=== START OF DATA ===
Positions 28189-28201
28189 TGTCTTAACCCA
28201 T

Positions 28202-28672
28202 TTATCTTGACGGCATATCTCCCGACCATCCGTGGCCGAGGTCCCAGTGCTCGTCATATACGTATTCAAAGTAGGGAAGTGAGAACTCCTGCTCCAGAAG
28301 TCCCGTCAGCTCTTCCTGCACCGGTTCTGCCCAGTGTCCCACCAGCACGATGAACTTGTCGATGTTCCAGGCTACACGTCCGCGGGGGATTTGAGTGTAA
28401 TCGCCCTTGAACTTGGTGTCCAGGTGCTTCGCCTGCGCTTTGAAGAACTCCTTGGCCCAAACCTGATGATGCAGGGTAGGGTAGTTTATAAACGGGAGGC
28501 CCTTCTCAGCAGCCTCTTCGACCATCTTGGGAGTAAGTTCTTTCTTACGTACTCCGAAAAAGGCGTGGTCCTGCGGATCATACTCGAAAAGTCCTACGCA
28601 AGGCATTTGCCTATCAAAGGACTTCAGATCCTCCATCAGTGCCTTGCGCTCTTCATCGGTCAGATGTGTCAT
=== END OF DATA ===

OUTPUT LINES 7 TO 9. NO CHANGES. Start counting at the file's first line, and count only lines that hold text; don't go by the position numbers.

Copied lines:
28401 TCGCCCTTGAACTTGGTGTCCAGGTGCTTCGCCTGCGCTTTGAAGAACTCCTTGGCCCAAACCTGATGATGCAGGGTAGGGTAGTTTATAAACGGGAGGC
28501 CCTTCTCAGCAGCCTCTTCGACCATCTTGGGAGTAAGTTCTTTCTTACGTACTCCGAAAAAGGCGTGGTCCTGCGGATCATACTCGAAAAGTCCTACGCA
28601 AGGCATTTGCCTATCAAAGGACTTCAGATCCTCCATCAGTGCCTTGCGCTCTTCATCGGTCAGATGTGTCAT